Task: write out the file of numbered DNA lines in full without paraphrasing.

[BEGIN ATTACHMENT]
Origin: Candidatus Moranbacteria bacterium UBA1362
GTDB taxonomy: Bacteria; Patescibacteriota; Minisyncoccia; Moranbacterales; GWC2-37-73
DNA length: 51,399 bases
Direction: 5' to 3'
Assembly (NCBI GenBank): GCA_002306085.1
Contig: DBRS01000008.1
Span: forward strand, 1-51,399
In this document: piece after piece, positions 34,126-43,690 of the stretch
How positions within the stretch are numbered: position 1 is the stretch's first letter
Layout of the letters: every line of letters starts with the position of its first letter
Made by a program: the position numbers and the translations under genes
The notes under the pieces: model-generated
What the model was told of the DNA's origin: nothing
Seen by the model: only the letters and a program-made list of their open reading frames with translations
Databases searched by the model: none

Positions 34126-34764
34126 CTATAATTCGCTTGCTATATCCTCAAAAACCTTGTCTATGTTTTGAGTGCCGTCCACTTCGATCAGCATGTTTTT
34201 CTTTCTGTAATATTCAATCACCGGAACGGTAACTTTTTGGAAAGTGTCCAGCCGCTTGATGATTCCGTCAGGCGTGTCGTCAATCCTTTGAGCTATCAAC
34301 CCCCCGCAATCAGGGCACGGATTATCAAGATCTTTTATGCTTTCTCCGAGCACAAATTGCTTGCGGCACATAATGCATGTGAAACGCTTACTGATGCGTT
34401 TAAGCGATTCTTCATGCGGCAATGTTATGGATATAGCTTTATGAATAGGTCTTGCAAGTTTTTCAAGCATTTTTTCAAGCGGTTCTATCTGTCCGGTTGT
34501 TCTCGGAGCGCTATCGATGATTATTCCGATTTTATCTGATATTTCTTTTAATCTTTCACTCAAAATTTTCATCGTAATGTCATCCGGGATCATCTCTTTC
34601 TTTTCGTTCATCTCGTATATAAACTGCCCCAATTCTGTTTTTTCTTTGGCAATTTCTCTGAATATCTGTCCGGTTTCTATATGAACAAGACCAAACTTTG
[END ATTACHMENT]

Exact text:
Origin: Candidatus Moranbacteria bacterium UBA1362
GTDB taxonomy: Bacteria; Patescibacteriota; Minisyncoccia; Moranbacterales; GWC2-37-73
DNA length: 51,399 bases
Direction: 5' to 3'
Assembly (NCBI GenBank): GCA_002306085.1
Contig: DBRS01000008.1
Span: forward strand, 1-51,399
In this document: piece after piece, positions 34,126-43,690 of the stretch
How positions within the stretch are numbered: position 1 is the stretch's first letter
Layout of the letters: every line of letters starts with the position of its first letter
Made by a program: the position numbers and the translations under genes
The notes under the pieces: model-generated
What the model was told of the DNA's origin: nothing
Seen by the model: only the letters and a program-made list of their open reading frames with translations
Databases searched by the model: none

Positions 34126-34764
34126 CTATAATTCGCTTGCTATATCCTCAAAAACCTTGTCTATGTTTTGAGTGCCGTCCACTTCGATCAGCATGTTTTT
34201 CTTTCTGTAATATTCAATCACCGGAACGGTAACTTTTTGGAAAGTGTCCAGCCGCTTGATGATTCCGTCAGGCGTGTCGTCAATCCTTTGAGCTATCAAC
34301 CCCCCGCAATCAGGGCACGGATTATCAAGATCTTTTATGCTTTCTCCGAGCACAAATTGCTTGCGGCACATAATGCATGTGAAACGCTTACTGATGCGTT
34401 TAAGCGATTCTTCATGCGGCAATGTTATGGATATAGCTTTATGAATAGGTCTTGCAAGTTTTTCAAGCATTTTTTCAAGCGGTTCTATCTGTCCGGTTGT
34501 TCTCGGAGCGCTATCGATGATTATTCCGATTTTATCTGATATTTCTTTTAATCTTTCACTCAAAATTTTCATCGTAATGTCATCCGGGATCATCTCTTTC
34601 TTTTCGTTCATCTCGTATATAAACTGCCCCAATTCTGTTTTTTCTTTGGCAATTTCTCTGAATATCTGTCCGGTTTCTATATGAACAAGACCAAACTTTG